Judo Terms

Ai-yotsu

What is Ai-yotsu? The Aiyotsu is the basic Judo fighting stance, with both opponents using their same hand (right or left) as their Hiki-te (Pulling hand). A stance in which both contestants grasp the opponent's left sleeve with their right hand is called a "right grip", and the reverse is called a "left grip". Simply, it is the same grip used by both persons, either right or left. Aiyotsu (Same grip used by both persons)
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Ashi

What is Ashi? Foot, leg
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Ashi Waza

What is Ashi Waza? Ashi waza (Foot / leg techniques) are part of the Nage waza (Throwing techniques) category, and consist of using one's foot / leg for reaping, tripping, sweeping, supporting, entangling, etc. A contestant applies these Waza by adding his own force to the opponent's motion in order to destabilize the opponent's Center of gravity in the forward, backward, or lateral direction, and then using his foot / leg to attack the opponent's leg and topple him. The Ashi waza (Foot / leg techniques) include the Uchi-mata (Inner-thigh reaping throw), the Osoto-gari (Large outer reap), the Sasae-tsurikomi-ashi (Supporting foot lift-pull throw), the Ouchi-gari (Large inner reap), the Kouchi-gari (Small inner reap), and the De-ashi-barai (-harai) (Forward foot sweep), etc... Ashi waza (Foot / leg techniques)
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Atemi Waza

What is Atemi Waza? Striking techniques  
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Ayumi Ashi

What is Ayumi Ashi? Ordinary pattern of walking
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Batsugun

What is Batsugun? Instant promotion
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Budo

What is Budo? Martial ways
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Bujutsu

What is Bujutsu? Martial arts
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Bushido

What is Bushido? Way of the warrior
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Chui

What is a Chui? A "Chui" (Light penalty) is issued when a rules violation occurs during a Judo contest. Penalties for rules violations are ranked in the following ascending order of severity: "Shido" (Instruction / Light penalty), "Chui" (Light penalty), "Keikoku" (warning), and "Hansoku-make" (Defeat by grave infringement or accumulated light penalties). A contestant who receives several "Chui" could draw a "Keikoku" or even a "Hansoku-make." A contestant may draw a "Chui" for intentionally moving outside the contest area during a Tachi-shobu (critical point in a standing Waza), by strangling a body area other than the neck, by pulling the opponent down into a Ne waza (Ground techniques), by bending the opponent's fingers back, and pulling and releasing the opponent, etc. A severe violation may result in the opponent being awarded a "Yuko" point.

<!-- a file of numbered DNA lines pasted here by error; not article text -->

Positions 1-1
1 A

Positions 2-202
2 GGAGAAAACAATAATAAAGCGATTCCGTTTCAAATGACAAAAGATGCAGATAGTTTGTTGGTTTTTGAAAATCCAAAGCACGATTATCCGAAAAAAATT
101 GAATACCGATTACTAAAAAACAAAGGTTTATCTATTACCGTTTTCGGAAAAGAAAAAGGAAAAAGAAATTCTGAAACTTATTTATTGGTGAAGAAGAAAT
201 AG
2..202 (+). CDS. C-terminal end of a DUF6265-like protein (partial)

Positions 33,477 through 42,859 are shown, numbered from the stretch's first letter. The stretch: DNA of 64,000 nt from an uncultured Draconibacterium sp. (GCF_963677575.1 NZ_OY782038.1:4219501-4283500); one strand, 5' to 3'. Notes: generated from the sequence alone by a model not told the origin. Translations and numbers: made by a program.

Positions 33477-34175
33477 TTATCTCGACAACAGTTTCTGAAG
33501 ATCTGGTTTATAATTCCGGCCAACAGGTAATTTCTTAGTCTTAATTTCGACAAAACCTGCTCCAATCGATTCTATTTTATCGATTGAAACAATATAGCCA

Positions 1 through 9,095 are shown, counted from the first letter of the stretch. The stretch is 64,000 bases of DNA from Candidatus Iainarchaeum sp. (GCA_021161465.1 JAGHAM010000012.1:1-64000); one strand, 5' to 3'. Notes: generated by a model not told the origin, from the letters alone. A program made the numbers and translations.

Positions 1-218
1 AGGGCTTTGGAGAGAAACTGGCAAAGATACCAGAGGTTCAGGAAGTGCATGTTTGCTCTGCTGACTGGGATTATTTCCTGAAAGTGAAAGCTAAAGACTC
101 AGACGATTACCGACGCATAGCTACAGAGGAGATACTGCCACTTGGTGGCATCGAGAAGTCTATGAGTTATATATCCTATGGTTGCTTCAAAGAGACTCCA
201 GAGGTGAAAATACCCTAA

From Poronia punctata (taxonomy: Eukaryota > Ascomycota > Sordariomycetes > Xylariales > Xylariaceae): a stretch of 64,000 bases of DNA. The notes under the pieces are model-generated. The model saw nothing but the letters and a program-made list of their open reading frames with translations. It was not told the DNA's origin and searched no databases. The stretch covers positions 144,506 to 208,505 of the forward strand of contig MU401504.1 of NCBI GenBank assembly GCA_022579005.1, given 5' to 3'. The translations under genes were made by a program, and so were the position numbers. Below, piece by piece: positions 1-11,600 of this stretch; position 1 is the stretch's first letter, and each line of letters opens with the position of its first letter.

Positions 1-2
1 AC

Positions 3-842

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Counting

How to count in Japanese? 1 - Ichi 2 - Ni 3 - San 4 - Shi 5 - Go 6 - Roku 7 - Shichi 8 - Hachi 9 - Ku 10 - Ju 11 - Juichi (10 plus one) 12 - Juni (10 plus 2) ... 19 - Juku (10 plus 9) 20 - Niju (2 10's) ... 29 - Nijuku (2 10's plus a 9) ... 30 - Sanju (3 10's) ... 35 - Sanjugo (3 10's plus a 5) ... 99 - Kujuku (9 10's plus a 9) 100 - Hyaku 1000 - Sen 10,000 - man 100,000 - juman 1,000,000 - hyakuman 10,000,000 - senman 100,000,000 - oku
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Dan

What is Dan? Black belt rank
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Debana

What is Debana? Instant of opportunity to break balance as opponent initiates a motion
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Dojo

What is a Dojo? School or training hall for studying the way
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Eri

What is an Eri? Collar, lapel
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Fudoshin

What is Fudoshin? Immovable spirit
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Fusegi

What is Fusegi? Escapes
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Fusen Gachi

What is Fusen Gachi? Win by default
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Gokyo

What is Gokyo? The collective name for the officially recognised throwing techniques of the Kodokan
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Goshin Jutsu

What is Goshin Jutsu? Art of self defense
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Hajime

What is Hajime? Begin
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Hando no Kuzushi

What is Hando no Kuzushi? Unbalancing by reaction
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Hansoku-make

What is Hansoku-make? In Judo, a contestant will draw a "Hansoku-make" (Defeat by grave infringement or accumulated light penalties) for committing a very serious Forbidden items, or when committing another rules violation after having already drawn a Keikoku (Warning). A Hansoku-make (Defeat by grave infringement or accumulated light penalties) is equivalent to an opponent's Ippon gachi (Win by ippon). This is the most serious penalty, disqualification